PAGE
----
Saturday, January 9, 2021

Blainletter #132 - Good Riddance 2020

January 2021
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My friend Arlene said my Blainletters were too "dense". Maybe "thick" is the word she used.

She was suggesting breaking it up with clip art but this is the story of my editorial life..."more white space...more paragraphs...less words". Trying to put together promotional material for the new CD has been particularly challenging. Apparently people's attention spans are lower than ever but I know there's people out there who read "the whole thang".

Anyway this one will be short, as were the last couple because....well there's usually nothing to announce. But for this occasion, let me pass along some Seasons Greetings- a subdued send-off for a brutal season and we can only hope for some better seasons down the road. Winter never fails to turn into spring.

And, guess what, I'm going to do a live stream on New Year's Day (5pm on my Facebook Page). I will play some of the tunes from the new CD and I have a special guest, author/storyteller John Gardiner who will be reading some excerpts while I noodle on the guitar. I even got the synth going after a bit of a hiatus. Trying to put a little soul into electronic music has been a bit of a pipe dream and sometimes I just put it aside for a while - just waiting for the day when the computer can follow me and not vice versa. I've upgraded the computer and made a considerable investment in software so here we go again...

So sad about all the music friends who have passed away - just this holiday week-end, Amoy Levy and Gary 17. I met Amoy when I was hired to do the liner notes for a Gospel CD called "Saved!"  She had an amazing voice and a beautiful spirit - The Fabulous Levy Sisters indeed! 

Gary 17 was a fellow desktop publisher and when I arrived in TO he had this little broadsheet that listed every jam in town - and there were many.  That's when we had over 40 active blues clubs in town. After that he covered live music that no-one else did. And if you subscribed to his mag, he'd put your listing in bold type!

Now it's a new world. No jams, no gigs, no going out of the house! This live streaming can be fun but it's nerve wracking when you're over your head with the technology - and most of us are. Still, isn't it amazing how "Uncle Joe" who can hardly figure out the TV Remote is now zooming with family and friends.

But just when the platform gets more stable we start trying to do more. Now the cutting (bleeding)-edge is the challenge of musicians playing together in real time with no latency.  I hope I live to see the day when we can jam across the internet as easily as we zoom today.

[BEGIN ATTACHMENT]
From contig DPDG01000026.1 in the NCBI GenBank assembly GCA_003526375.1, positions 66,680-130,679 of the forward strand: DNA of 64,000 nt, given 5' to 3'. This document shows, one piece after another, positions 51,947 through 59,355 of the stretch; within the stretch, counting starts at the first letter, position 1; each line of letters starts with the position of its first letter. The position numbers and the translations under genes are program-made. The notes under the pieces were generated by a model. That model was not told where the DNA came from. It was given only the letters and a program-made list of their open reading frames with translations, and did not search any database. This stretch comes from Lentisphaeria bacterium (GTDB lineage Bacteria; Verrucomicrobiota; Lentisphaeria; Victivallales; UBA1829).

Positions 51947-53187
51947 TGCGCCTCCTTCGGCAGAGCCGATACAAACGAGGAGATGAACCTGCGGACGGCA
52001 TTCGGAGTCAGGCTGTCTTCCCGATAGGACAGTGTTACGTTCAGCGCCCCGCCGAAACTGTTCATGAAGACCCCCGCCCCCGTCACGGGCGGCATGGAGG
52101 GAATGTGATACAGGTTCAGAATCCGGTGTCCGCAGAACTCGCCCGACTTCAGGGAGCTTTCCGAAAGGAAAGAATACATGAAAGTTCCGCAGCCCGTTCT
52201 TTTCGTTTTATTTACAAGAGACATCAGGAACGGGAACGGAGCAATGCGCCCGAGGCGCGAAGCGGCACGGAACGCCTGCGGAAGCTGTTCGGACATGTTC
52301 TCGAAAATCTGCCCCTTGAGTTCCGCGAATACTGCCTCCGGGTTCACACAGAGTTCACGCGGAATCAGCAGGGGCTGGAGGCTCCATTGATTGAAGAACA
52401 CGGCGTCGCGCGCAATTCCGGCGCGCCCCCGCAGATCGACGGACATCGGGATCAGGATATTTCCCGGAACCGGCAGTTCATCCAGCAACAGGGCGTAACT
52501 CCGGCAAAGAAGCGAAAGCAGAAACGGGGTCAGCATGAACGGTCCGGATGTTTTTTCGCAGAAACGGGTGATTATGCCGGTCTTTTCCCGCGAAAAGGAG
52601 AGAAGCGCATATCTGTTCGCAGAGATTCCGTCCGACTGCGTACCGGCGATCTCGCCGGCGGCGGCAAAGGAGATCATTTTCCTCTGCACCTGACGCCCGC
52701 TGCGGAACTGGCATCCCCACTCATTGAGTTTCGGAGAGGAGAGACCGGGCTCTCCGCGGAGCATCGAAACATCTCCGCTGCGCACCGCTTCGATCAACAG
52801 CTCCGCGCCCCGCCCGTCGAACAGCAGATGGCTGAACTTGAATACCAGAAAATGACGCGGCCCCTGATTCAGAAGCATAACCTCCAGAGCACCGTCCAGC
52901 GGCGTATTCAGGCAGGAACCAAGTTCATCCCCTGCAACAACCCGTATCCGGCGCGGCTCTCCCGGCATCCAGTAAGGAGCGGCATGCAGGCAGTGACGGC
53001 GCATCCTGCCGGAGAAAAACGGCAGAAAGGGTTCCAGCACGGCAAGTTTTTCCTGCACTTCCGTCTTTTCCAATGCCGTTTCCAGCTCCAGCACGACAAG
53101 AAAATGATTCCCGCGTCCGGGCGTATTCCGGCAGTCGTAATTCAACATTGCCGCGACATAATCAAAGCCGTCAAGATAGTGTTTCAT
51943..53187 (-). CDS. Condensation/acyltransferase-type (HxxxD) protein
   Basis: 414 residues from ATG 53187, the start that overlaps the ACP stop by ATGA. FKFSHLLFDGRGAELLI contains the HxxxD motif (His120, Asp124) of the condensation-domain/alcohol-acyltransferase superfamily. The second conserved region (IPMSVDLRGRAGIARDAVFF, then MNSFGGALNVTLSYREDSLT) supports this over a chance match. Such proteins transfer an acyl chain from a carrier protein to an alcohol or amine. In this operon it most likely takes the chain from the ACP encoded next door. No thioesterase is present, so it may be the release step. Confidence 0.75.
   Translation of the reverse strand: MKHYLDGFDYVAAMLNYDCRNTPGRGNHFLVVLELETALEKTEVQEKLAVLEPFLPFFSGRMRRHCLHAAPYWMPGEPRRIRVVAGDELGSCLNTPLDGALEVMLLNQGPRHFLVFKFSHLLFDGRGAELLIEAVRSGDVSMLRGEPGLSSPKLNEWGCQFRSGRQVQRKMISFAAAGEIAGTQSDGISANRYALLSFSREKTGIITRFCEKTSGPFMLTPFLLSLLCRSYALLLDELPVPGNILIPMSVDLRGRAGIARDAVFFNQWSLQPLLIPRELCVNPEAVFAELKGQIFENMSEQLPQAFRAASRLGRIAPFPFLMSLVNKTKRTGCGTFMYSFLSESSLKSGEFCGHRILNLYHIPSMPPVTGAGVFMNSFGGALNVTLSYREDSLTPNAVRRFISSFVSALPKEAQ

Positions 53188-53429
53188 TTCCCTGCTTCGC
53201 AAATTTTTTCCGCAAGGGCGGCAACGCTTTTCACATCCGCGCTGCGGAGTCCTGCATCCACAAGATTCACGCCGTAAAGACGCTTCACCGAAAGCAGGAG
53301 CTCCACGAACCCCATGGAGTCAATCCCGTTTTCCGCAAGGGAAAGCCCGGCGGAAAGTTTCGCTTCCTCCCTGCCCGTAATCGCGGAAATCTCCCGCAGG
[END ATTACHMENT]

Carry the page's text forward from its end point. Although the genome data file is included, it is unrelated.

Boxes of CDs arrved last week and will be in the mail next week. If you ordered your CD on Bandcamp, they are very organized and I will have your mailing address.  I'm still missing some postal addresses so if you got a message asking for your postal address, send it to me if you want to receive a physical CD. 

And then I've got a bunch of addresses scribbled on the back of envelopes and I hope I didn't lose track of anybody.  If you pre-ordered directly from me and haven't sent tme your postal address, it might be a good idea to send me your mailing address just in case.

And if you didn't watch the album launch…you might get a kick out of it:

How to keep Live Music Alive

Musicians, venues, businesses and even our beloved Blues Societies are facing undue hardship throughout this pandemic.

How Can You Help?
Purchase your regional musician’s music
Artists do not earn a lot from streaming – so now is the time to invest in their music. Buy physical CDs or vinyl releases from homegrown acts (you can order online for home delivery) or purchase songs and albums digitally. This is also a good time to see if your favourite artist or band sells merchandise online.

Share their music

Instead of using social media to complain about politics or toilet paper hoarders, use your platforms to promote our artists to your followers and others around the world. Talk 'em up to the world and be sure to include links to their websites and videos. It is more important than ever to tell the rest of the world about the incredible talent here at home.

Donate to musicians

Support them in these difficult times. Many are offering virtual concerts via social media for you to enjoy at home. Consider using their digital TIP JAR, their PAYPAL link or their email they offer for an e-transfer to offer them assistance.

Support your Venues

Support them too in these difficult times. If they offer a take-out menu please consider using that as a means of support. Also consider buying Gift Certificates to help them out.

Support Music Education

MusiCounts works hard to enact our mission to make music education accessible and sustainable for in-need schools and communities across the country.